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Millennials Bring New Attitudes

Their priorities are sustainability, high ethical standards and career fulfillment. They must be managed differently, or they jump ship.

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The Millennial generation will compose the majority of the construction workforce by 2018, according to the U.S. Census. They are entering in a torrent that can either infuse energy into firms or drown them. Each company will choose what happens by how it adapts to new styles of recruitment, management and retention.

29-year-old mechanical engineer with Leland Saylor Associates in San Francisco says, conditions are tough for the construction industry but, “balancing the knowledge of the older generation with the tech know-how of the younger,” is the path to security.
Photo: Mark Johann
29-year-old mechanical engineer with Leland Saylor Associates in San Francisco says, conditions are tough for the construction industry but, “balancing the knowledge of the older generation with the tech know-how of the younger,” is the path to security.
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Call them Millennials, Generation Y or Generation Next—all these names are used—but demographers interviewed by ENR and many Millennials themselves agreed the names all try to classify a distinctive group of Americans born after about 1980 who are part of a wave that continues today. Each year, this rising generation of construction professionals and craftspeople gets more relevant not only because of its growing numbers in the workforce but because of the singular qualities it brings. One key quality of Millennials is that they are digital natives—they barely remember the era before computers.

Millennials told ENR they want two things from the construction industry: respect and change, and they likely will get both. The vacuum created by the large numbers of baby boomers (born between 1946 and 1964) now beginning to retire will draw Millennials into managerial roles at an early age.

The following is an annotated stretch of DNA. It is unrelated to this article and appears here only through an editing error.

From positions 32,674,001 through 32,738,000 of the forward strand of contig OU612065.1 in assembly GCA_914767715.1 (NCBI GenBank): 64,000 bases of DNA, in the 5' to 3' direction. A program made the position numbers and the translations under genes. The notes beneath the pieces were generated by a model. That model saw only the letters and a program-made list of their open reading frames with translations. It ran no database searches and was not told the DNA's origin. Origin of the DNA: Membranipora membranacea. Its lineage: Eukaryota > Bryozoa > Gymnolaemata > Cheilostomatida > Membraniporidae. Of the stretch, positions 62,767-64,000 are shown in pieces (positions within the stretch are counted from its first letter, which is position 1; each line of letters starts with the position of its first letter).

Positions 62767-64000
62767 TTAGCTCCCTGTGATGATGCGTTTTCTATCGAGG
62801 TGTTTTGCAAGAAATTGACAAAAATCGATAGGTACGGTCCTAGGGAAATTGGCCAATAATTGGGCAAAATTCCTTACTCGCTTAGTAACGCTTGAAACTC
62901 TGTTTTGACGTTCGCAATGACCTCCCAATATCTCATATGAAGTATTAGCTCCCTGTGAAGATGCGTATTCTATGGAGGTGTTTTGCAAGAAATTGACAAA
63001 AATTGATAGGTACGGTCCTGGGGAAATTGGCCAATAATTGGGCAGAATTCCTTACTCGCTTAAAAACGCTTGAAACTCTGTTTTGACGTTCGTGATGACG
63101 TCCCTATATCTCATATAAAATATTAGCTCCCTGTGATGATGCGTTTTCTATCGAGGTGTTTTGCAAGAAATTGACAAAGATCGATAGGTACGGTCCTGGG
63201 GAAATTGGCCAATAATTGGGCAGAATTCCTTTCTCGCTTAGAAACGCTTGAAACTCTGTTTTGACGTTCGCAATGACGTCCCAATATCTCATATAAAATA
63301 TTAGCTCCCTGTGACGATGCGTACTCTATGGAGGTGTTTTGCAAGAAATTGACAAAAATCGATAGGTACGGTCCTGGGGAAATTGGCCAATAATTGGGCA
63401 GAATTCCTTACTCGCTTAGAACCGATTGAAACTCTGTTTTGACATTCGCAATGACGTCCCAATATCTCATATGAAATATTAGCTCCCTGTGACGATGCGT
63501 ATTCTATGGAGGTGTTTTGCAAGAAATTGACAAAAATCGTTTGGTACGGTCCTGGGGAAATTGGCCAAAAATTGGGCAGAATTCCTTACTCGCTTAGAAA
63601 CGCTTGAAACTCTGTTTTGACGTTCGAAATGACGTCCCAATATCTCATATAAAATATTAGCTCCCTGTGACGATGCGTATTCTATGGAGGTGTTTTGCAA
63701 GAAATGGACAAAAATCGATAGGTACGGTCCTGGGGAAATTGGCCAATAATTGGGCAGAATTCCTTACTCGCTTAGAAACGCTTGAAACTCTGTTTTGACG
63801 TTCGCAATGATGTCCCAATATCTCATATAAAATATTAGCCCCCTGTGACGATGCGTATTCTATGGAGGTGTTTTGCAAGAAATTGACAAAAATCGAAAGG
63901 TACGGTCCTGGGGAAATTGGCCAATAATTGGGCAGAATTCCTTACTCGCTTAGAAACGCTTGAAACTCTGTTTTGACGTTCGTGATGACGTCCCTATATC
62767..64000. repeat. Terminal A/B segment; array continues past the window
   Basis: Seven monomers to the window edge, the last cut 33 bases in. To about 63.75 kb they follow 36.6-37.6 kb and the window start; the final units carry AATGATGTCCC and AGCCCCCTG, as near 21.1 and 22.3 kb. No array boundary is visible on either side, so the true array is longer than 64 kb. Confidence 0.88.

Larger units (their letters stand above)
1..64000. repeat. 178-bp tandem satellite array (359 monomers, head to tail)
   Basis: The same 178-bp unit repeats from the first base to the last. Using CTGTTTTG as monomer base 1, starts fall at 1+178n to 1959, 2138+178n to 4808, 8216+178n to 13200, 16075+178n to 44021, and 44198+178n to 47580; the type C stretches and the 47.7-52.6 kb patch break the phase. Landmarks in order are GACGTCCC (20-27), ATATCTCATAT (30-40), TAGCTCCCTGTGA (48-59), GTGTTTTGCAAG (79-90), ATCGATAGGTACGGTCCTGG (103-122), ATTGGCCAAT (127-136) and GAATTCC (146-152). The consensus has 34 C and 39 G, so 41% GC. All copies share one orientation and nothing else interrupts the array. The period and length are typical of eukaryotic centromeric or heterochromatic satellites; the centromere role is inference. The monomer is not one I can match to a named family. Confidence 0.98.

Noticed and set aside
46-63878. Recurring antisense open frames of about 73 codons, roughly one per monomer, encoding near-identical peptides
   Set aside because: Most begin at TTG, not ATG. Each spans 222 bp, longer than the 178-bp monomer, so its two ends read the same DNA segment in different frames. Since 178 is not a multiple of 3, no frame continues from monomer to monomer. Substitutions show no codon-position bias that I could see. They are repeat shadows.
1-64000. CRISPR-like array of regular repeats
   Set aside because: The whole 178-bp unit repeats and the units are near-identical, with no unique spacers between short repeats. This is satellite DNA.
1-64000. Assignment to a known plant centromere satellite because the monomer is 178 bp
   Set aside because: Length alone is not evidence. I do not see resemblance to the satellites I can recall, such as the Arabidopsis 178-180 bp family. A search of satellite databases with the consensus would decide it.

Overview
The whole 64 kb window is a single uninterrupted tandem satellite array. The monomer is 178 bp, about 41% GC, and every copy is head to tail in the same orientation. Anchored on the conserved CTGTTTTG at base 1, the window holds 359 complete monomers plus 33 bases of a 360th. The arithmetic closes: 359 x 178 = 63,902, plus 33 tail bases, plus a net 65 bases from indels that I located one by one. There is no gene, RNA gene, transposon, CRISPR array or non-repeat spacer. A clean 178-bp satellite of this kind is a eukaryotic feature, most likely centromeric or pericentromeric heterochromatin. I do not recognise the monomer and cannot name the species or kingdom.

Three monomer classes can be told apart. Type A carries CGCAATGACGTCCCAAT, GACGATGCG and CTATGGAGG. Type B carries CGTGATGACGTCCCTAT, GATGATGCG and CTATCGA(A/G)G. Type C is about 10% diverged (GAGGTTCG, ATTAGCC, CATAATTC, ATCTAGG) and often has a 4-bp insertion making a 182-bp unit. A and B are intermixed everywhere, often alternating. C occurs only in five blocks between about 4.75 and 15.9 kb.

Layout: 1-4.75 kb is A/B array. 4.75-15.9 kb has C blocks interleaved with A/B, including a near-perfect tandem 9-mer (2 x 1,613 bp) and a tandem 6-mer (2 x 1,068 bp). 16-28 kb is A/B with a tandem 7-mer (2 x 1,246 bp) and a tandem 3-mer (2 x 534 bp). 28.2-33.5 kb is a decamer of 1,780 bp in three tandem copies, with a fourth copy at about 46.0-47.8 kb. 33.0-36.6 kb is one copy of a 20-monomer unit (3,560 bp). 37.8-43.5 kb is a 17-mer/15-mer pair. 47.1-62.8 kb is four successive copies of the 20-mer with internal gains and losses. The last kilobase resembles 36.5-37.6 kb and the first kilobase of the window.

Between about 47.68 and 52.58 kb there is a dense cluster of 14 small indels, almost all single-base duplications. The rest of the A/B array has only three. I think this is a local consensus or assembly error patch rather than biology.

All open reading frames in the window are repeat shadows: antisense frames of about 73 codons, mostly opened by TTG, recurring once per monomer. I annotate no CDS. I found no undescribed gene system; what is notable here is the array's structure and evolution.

“The biggest challenge facing the construction industry today is the transition of power to the Millennial generation,” says Jennifer Gross, a 26-year-old design engineer in San Francisco. “Our generation will change how management and employees interact in the A/E/C industry. We have a different approach to the work/life balance [and] the drive to change the industry.”

In order to mentor the next generation of construction professionals, baby boomers must understand the Millennial mind-set to help groom them for leadership roles. Gross and her peers also are searching for ways to prepare themselves to fill the many positions that will open up as boomers retire. “Many of us know we can move quickly,” says Elizabeth McAndrew-Benavides, a 31-year-old manager of industry infrastructure at the Nuclear Energy Institute at Washington D.C. “I went from assistant engineer to engineer to senior engineer in three and a half years.”

Banding together is one strategy that comes naturally to Millennials, and they have done just that in forming the Construction Millennials of America, a Facebook-powered group for Millennials only.